Exotic Pet Tegu Lizard

exotic pet tegu

If you fancy the job of a crocodile hunter but want to eliminate the danger to almost none, the tegu lizard is perfect for you. These exotic pet lizards “almost” resemble crocodiles but can be as docile and loyal as a dog, if properly socialized. Since tegus are exotic animals, taking care of them as pets need proper skills and serious commitment—and a comprehensive exotic pet insurance. Here are some things you have to know about taking care of exotic pet tegu lizard:

Pet Tegu Species and Description

pet tegu description

There are three common tegu species in the pet trade today: Argentine black and white, Columbian black and white or gold and white, and the red tegu. Another tegu species that’s fast becoming the mainstream in pet tegu trade is the blue tegu.

Tegus resemble crocodiles with an iguana’s long tail and a monitor lizard’s head. They can grow to lengths of 3-4 feet and can live up to 10 years in captivity. These pet reptiles attract serious pet lovers with their amazing color patterns, especially the blue tegu.

Tegu Lizards as Exotic Pet

pet tegu temperament

With a tegu’s long, sharp claws and sometimes naughty disposition, they are not advisable to have as children’s pet. They must be strictly for adults only. Properly socialized pet tegus, however, can be as docile as dogs. They can even be trained with a clicker and can be let in the backyard or park.

Housing Pet Tegu

pet tegu house

Depending on where you live, you can house your exotic pet tegus indoor or outdoor; hint—these exotic animals live in the tropics. Regardless where you house them, the 4×8 feet enclosure of a couple of tegus should be at least 6 feet high: 2 feet buried below the ground and 4 feet above ground to cordon the exotic animals.

red tegu basking lamp

There should be a basking area, which is usually a big stone slab with a nice flat surface. The UVB indoor basking lamp that should be turned on 10-12 hours a day and should be able to produce 90-100 degrees Fahrenheit. The remaining area should be at around 80 degrees Fahrenheit.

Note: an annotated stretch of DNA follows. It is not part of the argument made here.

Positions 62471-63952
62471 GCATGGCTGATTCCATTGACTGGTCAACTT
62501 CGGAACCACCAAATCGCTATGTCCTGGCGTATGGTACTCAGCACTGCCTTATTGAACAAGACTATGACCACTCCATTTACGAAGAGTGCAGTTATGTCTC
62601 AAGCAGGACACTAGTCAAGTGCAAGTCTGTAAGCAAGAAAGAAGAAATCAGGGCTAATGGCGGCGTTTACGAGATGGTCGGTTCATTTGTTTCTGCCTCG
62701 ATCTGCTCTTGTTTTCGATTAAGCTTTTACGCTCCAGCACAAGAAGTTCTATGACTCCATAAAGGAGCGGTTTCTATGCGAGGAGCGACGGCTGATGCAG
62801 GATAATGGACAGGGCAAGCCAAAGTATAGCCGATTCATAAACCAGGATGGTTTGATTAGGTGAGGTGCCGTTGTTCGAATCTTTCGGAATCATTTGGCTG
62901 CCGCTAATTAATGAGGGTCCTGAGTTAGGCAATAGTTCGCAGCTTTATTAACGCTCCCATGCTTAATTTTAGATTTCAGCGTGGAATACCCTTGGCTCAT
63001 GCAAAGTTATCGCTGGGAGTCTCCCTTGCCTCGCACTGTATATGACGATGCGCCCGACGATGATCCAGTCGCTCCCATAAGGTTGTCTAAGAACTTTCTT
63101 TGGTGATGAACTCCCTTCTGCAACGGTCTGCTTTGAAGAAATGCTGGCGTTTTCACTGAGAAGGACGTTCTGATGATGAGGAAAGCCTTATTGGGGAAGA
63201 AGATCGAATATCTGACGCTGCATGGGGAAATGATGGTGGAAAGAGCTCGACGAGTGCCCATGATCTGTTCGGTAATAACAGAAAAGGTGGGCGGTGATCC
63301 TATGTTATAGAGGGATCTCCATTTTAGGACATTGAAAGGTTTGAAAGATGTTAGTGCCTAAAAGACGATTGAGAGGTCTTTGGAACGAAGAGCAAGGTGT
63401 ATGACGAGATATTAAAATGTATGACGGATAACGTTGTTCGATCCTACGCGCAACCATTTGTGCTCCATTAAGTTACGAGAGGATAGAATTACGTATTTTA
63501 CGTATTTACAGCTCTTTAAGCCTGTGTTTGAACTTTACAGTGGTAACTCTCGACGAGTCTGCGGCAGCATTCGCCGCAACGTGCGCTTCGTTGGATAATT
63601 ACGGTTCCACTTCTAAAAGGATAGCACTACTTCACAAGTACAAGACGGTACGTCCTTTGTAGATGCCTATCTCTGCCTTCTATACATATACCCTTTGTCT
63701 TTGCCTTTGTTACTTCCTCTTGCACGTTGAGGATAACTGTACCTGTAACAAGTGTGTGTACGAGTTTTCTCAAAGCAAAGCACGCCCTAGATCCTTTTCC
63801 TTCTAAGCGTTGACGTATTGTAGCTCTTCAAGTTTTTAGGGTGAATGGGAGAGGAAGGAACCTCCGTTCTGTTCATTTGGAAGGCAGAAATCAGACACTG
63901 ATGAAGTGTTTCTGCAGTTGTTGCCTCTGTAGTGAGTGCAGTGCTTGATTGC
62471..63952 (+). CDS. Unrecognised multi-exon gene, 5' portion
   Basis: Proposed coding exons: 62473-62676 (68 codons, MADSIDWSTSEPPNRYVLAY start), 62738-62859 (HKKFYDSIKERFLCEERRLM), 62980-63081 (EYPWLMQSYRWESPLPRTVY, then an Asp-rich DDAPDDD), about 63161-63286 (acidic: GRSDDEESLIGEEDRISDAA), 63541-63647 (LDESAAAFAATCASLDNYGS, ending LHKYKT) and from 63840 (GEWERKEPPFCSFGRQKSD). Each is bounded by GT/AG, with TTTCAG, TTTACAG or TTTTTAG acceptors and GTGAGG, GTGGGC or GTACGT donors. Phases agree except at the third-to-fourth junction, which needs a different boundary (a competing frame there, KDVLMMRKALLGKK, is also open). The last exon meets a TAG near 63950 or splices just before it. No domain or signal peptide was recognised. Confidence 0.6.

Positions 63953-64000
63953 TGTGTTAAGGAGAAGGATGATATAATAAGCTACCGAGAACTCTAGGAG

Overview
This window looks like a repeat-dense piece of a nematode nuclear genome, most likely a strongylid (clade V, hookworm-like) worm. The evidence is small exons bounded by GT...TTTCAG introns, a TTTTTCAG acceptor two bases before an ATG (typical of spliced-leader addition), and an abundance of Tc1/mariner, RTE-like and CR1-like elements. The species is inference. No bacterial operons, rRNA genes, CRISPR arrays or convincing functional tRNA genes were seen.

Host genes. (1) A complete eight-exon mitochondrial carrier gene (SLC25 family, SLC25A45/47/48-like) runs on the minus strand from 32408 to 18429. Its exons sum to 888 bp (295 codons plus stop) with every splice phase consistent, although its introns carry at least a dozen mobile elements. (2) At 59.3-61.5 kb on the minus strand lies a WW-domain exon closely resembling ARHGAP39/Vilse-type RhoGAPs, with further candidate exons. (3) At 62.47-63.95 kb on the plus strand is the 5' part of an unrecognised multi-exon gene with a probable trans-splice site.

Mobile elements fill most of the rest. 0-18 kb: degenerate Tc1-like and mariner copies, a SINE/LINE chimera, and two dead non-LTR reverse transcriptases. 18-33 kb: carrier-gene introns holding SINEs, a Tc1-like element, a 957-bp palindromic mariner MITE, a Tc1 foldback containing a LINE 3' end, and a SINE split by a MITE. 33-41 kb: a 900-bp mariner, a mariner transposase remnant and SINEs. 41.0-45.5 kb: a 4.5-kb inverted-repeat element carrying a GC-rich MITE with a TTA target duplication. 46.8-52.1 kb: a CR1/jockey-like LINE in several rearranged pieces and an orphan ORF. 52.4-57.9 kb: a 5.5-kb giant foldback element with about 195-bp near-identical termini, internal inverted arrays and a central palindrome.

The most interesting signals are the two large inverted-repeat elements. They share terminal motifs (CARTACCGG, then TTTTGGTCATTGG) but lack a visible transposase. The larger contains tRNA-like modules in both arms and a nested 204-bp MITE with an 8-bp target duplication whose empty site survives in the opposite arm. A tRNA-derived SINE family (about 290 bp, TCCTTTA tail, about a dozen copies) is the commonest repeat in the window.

tegu burrowing

Encourage your exotic pet lizard to burrow by burrowing horizontally at least 4 feet, large enough corrugated, flexible plastic tubing in the ground. The tubing should be filled with dead leaves which should be kept moist. A couple of 1×1.5×2 feet nest boxes filled with moist dead leaves should also be provided for the lizards.

tegu soaking water dish

All exotic pet lizards love to soak in water; so a heavy, large and deep enough water dish should also be provided. Be sure to replace the water frequently because this serves as your exotic pet’s waterer too.

Feeding Exotic Pet Tegu

feeding exotic pet tegu

Adult tegus can eat chicken meat cut up in manageable sizes as staple food. For variety, they can eat lean beef, other poultry, and hardboiled egg. They must be given sweet fruits like bananas, cantaloupes, grapes, and pears too. Adult tegus can be fed once or twice a week, depending on the exotic animals’ condition. On the other hand, juveniles can be given pinkie mice or ground poultry every day.

You know your tegus are properly fed if you don’t see loose skin on its body. If you see leftovers on its feeder, it’s a good sign of over feeding too.

Taming Juvenile Tegus

baby red argentinian tegu

Although you must avoid feeding tegus by your hands, you must handle your exotic pets from juvenile at least once a day to socialize them. Allow your pets to see you every day and climb on you for fun. The more time you can spend with your pet reptile, the better.

Determining the Sex of a Tegu

sexing exotic pet tegu

If you’re not planning to have a tegu litter, it’s best to house a couple of female tegus or tamed male tegus in one cage. The sex of a juvenile tegu can only be determined through probing, but the adult tegus can be sexed by inspecting some parts of their body.

   

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6 Responses to “Exotic Pet Tegu Lizard”

  1. Ken Black said:

    I need some help with my tegu. I need some tips on socializing him. He is about 18 inches long and the guy who gave him to me said he was still a juvenile. But I still don’t know if it is male or female. And I don’t wanna PROBE on him/her…lol. He doesn’t eat everyday and I don’t know if I’m leaving the night heat lamp on to long or vise versa…if you could help me or point me in the right direction, I would appreciate it. Thank you, Ken Black

  2. Precious2006 said:

    hi…can i ask..is there a tegu that has no split in tounge???

  3. ashley grayden said:

    i have an iguana hes still a baby but he is mean and eveyrtime i try to socialize with him he either trys to bite me or whip me with his tail he has already done both! if you could help me kind of email me at ashleygrayden@gmail.com

  4. bohtana said:

    I am hving a black & white tegu abt 4 kg , it has split tongue .Is this classified as wat ? tegu or commandore or mon itor lizard . Tq v mch

  5. Howardhemtoe said:

    you ok gaza sorry iv took so long i think this is there contact
    filing address ,ring them if you need them in a hurry ,tell them H hemtoe put you on

  6. Austin Watkins said:

    Hey i have a juvenile 22 1/2 inch columbian tegu and i was wondering how large he should grow? and how much does an average adult columbian tegu grow?

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